Former hockey player VR Raghunath believes that the current Indian team boasts of a world-class defensive line-up and with quality drag-flickers in the ranks, the side can challenge the world’s best during next year’s Tokyo Olympics.
Raghunath, who was a lethal flicker in his playing days, said having four penalty corner specialists in the current set-up augurs well for the eight-time champions in the run up to the Tokyo Olympics, postponed to next year due to the Covid-19 pandemic.
“They are very experienced and the current set of defenders have about 50-80 caps together. They know each other very well and I don’t see them having any problems even when they are put in a tough match-situation against any top team in the world,” said Raghunath.
“Having two top drag flickers who can play full match is an advantage for India. Both Harmanpreet (Singh) and Rupinder (Pal Singh) are equally good and they have completely different execution and qualities. Having various options and combinations in drag flick is always good.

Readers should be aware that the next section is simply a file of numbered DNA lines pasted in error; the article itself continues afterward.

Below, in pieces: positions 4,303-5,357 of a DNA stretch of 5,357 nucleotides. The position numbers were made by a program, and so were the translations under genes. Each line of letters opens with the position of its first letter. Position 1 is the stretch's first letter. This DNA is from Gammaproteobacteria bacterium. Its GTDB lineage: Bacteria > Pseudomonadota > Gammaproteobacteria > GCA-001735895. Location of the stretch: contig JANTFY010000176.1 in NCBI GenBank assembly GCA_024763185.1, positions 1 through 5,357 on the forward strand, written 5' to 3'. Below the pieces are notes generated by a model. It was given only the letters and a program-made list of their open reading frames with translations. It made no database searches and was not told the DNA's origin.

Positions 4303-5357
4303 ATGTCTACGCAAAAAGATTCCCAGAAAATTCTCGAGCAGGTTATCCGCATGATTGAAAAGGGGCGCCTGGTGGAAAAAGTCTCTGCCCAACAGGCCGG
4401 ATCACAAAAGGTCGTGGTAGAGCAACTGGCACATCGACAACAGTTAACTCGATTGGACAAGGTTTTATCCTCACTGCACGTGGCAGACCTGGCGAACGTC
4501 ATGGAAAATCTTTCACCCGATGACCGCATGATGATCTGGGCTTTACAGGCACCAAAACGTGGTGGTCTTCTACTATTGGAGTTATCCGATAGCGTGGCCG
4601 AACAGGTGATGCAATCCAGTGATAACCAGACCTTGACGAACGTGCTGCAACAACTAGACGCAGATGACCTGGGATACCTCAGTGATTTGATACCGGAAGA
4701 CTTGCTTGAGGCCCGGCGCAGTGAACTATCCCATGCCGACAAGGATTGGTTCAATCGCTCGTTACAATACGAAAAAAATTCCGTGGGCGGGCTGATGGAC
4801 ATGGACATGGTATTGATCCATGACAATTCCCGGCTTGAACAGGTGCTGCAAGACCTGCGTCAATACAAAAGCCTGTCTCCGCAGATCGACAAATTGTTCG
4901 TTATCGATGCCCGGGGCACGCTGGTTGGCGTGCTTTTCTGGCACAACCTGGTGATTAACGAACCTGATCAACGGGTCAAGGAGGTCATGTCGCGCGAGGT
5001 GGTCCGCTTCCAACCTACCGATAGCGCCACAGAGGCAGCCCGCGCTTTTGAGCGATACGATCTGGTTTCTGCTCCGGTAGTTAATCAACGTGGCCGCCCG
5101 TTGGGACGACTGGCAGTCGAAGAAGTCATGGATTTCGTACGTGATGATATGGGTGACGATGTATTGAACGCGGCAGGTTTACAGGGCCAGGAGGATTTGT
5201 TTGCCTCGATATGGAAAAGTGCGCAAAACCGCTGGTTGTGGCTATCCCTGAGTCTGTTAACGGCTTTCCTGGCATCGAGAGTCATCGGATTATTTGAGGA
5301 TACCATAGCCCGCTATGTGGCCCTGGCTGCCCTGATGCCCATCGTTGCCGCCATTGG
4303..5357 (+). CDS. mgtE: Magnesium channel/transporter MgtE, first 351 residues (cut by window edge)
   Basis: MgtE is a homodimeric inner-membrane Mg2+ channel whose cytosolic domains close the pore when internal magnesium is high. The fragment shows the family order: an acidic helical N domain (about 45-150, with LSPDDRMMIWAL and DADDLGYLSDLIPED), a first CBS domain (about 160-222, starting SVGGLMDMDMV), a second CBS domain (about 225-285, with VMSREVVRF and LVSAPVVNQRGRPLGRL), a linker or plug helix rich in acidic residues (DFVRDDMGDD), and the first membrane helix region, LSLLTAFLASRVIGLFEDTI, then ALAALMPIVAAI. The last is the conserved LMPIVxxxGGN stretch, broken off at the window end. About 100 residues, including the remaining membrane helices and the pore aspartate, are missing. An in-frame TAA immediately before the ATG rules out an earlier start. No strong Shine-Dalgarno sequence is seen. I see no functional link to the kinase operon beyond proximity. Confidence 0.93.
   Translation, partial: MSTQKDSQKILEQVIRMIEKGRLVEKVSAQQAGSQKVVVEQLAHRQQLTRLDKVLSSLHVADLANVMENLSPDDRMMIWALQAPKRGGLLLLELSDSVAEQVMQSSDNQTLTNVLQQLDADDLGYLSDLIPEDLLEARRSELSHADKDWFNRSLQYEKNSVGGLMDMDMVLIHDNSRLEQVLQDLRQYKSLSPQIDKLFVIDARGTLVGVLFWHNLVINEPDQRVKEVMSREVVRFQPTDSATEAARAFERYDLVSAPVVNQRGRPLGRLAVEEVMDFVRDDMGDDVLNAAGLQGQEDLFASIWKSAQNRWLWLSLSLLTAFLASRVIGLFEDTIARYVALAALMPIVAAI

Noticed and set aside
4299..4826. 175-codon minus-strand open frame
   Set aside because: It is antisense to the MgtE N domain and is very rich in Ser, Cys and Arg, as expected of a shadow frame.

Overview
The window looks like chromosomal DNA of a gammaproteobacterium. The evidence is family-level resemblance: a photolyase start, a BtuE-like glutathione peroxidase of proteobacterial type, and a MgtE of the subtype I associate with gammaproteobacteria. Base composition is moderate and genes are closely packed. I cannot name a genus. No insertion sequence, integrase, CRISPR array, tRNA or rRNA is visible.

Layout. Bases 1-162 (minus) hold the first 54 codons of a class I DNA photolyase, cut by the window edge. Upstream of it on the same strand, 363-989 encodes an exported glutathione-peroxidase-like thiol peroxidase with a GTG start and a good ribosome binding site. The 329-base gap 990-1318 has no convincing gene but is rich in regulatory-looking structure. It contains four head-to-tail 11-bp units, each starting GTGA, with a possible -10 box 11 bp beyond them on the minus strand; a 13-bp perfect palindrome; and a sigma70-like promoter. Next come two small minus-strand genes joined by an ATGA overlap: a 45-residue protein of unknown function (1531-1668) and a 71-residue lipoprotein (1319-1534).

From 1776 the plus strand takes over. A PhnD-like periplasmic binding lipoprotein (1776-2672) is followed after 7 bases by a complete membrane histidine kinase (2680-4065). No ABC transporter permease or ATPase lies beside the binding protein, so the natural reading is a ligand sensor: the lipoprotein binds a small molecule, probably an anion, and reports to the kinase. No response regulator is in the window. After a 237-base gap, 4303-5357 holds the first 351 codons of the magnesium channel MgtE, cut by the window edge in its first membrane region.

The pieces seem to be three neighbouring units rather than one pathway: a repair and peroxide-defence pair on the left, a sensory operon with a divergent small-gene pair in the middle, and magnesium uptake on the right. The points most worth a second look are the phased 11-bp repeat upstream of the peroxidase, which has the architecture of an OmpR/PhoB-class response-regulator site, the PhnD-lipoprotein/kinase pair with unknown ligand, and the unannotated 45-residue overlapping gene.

“Plus, India has good options in Varun Kumar and Amit Rohidas who can be great support when one of the two top flickers are having a rough day,” he added.
The 31-year-old former defender is of the view that the Indian team should make a fresh start in its Olympic preparations following a forced break due to the pandemic.
“I think the team must take this period as a one year countdown, and forget everything that’s happened in the last 6-8 months. It is time to start afresh,” he said.
“The six-week break was ideal for the players to return to the national camp feeling fresh. The Indian team’s fitness is top class and they will continue to build on this plus point the next one year but having the right mindset in their approach and staying mentally positive will be very important.”
Raghunath emphasised on the need for players to be mentally strong in these trying times.
“How the players cope mentally in this new scenario, how they approach every day mentally and once they start training and playing matches, how they will cope with the pressure and the results will matter a lot,” he said.
“Usually in the lead up to the Olympics, the last 6-8 months pass by really fast and the team must be absolutely prepared physically and mentally.”